BOISE - A group of property owners from four failed luxury resorts - including Tamarack Resort in Idaho - has filed a $24 billion class-action lawsuit against Credit Suisse, alleging that the big Swiss bank engaged in a “predatory” lending scheme designed to force all four resorts into foreclosure and acquire the pricey properties for pennies on the dollar, while raking in “enormous” fees.
The lawsuit, filed in federal court in Boise, alleges racketeering, conspiracy, fraud, money laundering and more, and seeks billions in damages, including $150 million each for the states impacted by the failed resort projects. The resorts, in addition to Tamarack, are Lake Las Vegas in Nevada; the Yellowstone Club in Montana; and the Ginn Sur Mer resort in the Bahamas.
Tamarack, near Donnelly, Idaho, was touted as the first new four-season resort developed in the U.S. in decades, with extensive skiing, golf, hiking and mountain biking trails, hotels and high-end real estate. But its financial failure left unfinished buildings and unpaid contractors. This year, Tamarack’s ski lifts never opened for the season.
Duncan King, a spokesman for Credit Suisse in New York, told The Spokesman-Review, “We believe the suit to be without merit, and will defend ourselves vigorously.” He had no further comment.
Seven attorneys from California, Nevada, Texas and Idaho are listed in the complaint; none are commenting on the case, but the group issued a press release accusing Credit Suisse of “naked greed,” and said the bank’s scheme artificially inflated the value of the resort properties with the intention of then foreclosing on the debt-saddled owners.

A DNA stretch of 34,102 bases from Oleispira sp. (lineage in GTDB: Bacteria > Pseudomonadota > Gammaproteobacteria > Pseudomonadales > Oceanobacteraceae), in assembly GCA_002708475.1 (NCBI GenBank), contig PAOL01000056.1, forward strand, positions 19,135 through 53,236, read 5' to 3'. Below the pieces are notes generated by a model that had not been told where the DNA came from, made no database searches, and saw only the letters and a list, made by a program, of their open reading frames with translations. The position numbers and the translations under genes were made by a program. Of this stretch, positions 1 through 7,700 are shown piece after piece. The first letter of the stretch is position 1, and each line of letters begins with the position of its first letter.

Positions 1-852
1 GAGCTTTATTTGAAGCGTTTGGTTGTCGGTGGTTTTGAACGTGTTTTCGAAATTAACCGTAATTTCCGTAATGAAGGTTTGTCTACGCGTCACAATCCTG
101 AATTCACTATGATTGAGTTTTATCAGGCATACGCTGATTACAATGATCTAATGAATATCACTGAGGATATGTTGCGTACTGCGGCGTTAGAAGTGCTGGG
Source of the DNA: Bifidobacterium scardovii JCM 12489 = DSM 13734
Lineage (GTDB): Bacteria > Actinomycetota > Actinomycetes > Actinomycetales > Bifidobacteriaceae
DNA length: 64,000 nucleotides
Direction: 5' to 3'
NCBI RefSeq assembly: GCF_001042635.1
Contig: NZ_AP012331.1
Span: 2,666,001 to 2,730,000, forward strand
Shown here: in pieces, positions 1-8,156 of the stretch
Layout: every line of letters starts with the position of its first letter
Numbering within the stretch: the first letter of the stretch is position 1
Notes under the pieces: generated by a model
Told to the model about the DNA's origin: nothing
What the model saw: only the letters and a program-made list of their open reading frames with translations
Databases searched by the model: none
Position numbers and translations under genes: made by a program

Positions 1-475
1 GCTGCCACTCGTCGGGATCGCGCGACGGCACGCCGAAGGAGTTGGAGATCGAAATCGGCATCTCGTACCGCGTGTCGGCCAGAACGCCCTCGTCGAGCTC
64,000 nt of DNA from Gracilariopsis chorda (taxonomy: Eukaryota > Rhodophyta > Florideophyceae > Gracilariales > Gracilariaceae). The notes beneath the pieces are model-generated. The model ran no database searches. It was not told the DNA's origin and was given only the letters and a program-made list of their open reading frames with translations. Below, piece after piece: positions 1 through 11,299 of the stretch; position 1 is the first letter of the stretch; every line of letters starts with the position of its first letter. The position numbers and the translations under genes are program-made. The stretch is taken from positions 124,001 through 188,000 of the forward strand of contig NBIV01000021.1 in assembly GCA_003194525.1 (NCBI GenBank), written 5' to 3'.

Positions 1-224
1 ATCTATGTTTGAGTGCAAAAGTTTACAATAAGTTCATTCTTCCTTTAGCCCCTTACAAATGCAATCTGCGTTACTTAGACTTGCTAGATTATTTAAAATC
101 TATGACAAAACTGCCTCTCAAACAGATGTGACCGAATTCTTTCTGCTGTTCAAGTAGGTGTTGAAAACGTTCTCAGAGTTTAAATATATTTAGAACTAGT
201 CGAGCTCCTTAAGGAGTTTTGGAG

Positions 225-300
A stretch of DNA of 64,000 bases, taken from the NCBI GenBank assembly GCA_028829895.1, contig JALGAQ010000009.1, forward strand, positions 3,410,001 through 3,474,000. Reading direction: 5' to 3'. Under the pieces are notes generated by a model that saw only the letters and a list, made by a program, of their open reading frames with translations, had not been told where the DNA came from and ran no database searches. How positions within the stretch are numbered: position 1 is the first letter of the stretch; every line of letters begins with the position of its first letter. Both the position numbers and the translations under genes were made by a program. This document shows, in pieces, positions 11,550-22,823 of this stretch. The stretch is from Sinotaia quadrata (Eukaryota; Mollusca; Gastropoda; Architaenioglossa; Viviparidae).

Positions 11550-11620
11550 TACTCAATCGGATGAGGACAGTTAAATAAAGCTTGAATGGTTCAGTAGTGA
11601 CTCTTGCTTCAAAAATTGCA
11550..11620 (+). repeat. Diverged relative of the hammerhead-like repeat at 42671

Also named as a defendant is Cushman & Wakefield, the real estate services firm that appraised properties for Credit Suisse, using a “total net value” appraisal methodology.
The the “naked greed” phrase in the group’s press release is a quote from a federal bankruptcy judge in Montana, who wrote in a May 2009 court order that the bank’s actions in the Yellowstone Club case “shocks the conscience of this court,” adding, “Credit Suisse lined its pockets on the backs of the unsecured creditors.”
The plaintiffs charged that the bank set up its Cayman Islands Branch, which was “little more than a mail drop,” to operate the scheme.
The two named plaintiffs, L.J. Gibson and Beau Blixseth, represent a group of about 3,000 homeowners, landowners and investors in the four resorts, according to the complaint.
The suit seeks $8 billion in actual damages and $16 billion in punitive damages, including the millions for the states.
The Boise attorney involved in the lawsuit is former Idaho Supreme Court Justice Robert Huntley, who has been involved in two previous national class-action lawsuits. One of those, on behalf of 19,000 hemophiliacs who contracted the AIDS virus from the nation’s blood supply decades ago, resulted in a $640 million settlement from drug companies. The other, regarding people who got hepatitus C from an immunoglobulin product, represented about 6,000 patients who each received significant settlements, including a Boise plaintiff who won a $2.34 million verdict.
Credit Suisse is the second-largest bank in Switzerland.